Current Opinion in HIV and AIDS was launched in 2006. It is one of a successful series of review journals whose unique format is designed to provide a systematic and critical assessment of the literature as presented in the many primary journals. The fields of HIV and AIDS are divided into nine sections that are reviewed once a year. Each section is assigned one or two Section Editors, leading authorities in the area, who identify the most important topics at that time. Here we are pleased to introduce the Section Editors for this issue.
Richard E. Chaisson
Richard E. Chaisson, MD, is Professor of Medicine, Epidemiology, and International Health and directs the Center for AIDS Research and the Center for Tuberculosis Research at the Johns Hopkins University School of Medicine and Bloomberg School of Public Health in Baltimore, MD, USA. He received his BS and MD degrees from the University of Massachusetts, USA and trained in internal medicine, infectious diseases, and clinical epidemiology at the University of California, San Francisco, USA. He was Director of the Johns Hopkins AIDS Service from 1988–1998 and Medical Director of the Baltimore City Health Department Tuberculosis Control Program from 1991–1999. He founded the Johns Hopkins Center for TB Research in 1998.
His research interests focus on tuberculosis and HIV infection, including epidemiology and natural history, clinical trials, diagnostics and public health interventions. He has been a Principal Investigator in the CDC's TB Trials Consortium since its inception in 1994, leading clinical research sites in Baltimore, Rio de Janeiro, Brazil, and Soweto, South Africa. From 2002–2014 he organized and led the Consortium to Respond Effectively to the AIDS-TB Epidemic (CREATE), a research consortium studying novel public health approaches to reduce the burden of HIV-related TB. From 2011–2017 he was the inaugural chair of the TB Transformative Science Group of the AIDS Clinical Trials Group, leading the development and implementation of this NIH-funded network's TB clinical trials portfolio. In 2012 he reestablished the Johns Hopkins Center for AIDS Research (CFAR), revitalizing a multidisciplinary program to catalyze innovative HIV research, with a special focus on combatting the Baltimore epidemic. He co-chairs the South African Regional Prospective Observational Research on TB (RePORT) Consortium Steering Committee. Dr. Chaisson has published over 490 scientific papers and chapters, and his Handbook of Tuberculosis, co-edited with Jacques Grosset, was published in 2017.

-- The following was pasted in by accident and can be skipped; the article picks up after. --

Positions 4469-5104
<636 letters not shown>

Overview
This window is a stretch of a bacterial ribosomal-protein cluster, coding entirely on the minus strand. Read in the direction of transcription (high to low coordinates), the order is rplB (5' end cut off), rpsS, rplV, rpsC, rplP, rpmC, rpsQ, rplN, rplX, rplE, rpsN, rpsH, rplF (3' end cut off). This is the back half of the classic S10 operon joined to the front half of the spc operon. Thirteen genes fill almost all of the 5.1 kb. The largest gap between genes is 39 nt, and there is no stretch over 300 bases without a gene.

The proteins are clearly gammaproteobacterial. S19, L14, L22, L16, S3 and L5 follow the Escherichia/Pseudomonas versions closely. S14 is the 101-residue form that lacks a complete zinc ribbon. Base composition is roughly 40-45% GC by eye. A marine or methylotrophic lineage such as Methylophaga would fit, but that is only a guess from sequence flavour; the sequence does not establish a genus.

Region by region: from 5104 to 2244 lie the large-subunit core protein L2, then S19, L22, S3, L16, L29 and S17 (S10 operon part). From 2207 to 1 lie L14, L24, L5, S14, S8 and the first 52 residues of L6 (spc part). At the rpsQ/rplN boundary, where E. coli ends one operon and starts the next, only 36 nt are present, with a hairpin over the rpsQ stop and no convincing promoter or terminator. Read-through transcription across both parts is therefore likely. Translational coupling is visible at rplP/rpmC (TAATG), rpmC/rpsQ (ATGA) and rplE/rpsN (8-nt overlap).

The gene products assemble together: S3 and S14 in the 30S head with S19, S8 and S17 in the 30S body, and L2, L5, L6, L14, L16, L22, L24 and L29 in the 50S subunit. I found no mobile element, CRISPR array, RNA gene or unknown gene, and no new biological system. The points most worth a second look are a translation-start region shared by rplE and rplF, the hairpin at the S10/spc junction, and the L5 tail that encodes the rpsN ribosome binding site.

Dr Haileyesus Getahun has been working on antimicrobial resistance in the World Health Organization (WHO) as Coordinator since June 2018. Prior to this appointment, Dr Getahun was a coordinator in the Global TB Programme of WHO, leading WHO's efforts on HIV-associated TB and TB prevention as well as integrated community-based TB activities. In this capacity he served as the lead writer, coordinator or contributor for several TB and HIV policies and guidelines including being the lead writer of the WHO policy on HIV associated TB. He has extensive experience in developing global TB and HIV research priorities and facilitating their implementation through creating, managing and maintaining research networks and platforms. He has played a major role to integrate TB prevention, care and treatment including TB drug resistance into major HIV/AIDS, maternal and child health platforms and among key global stakeholders through advocacy and partnership. He was the recipient of the prestigious Union Scientific Prize in November 2011 for “his contributions to the development of evidence-based TB and HIV policy and practice and for helping in setting the global advocacy agenda for worldwide response among stakeholders”. Dr Getahun has been working with WHO since 2003 in different capacities. Before joining WHO, Dr Getahun worked in several public health areas including HIV/AIDS and other communicable diseases, sexual and reproductive health, nutrition and health systems research in both government and non-government sectors. He was trained as a medical doctor in Ethiopia. He obtained his master's degree in public health from the Free University of Brussels, Belgium and his PhD in public health and epidemiology from the University of Ghent, Belgium and Institute of Tropical Medicine in Antwerp, Belgium. He has contributed nearly 100 peer reviewed publications on different topics and has written several scientific book chapters.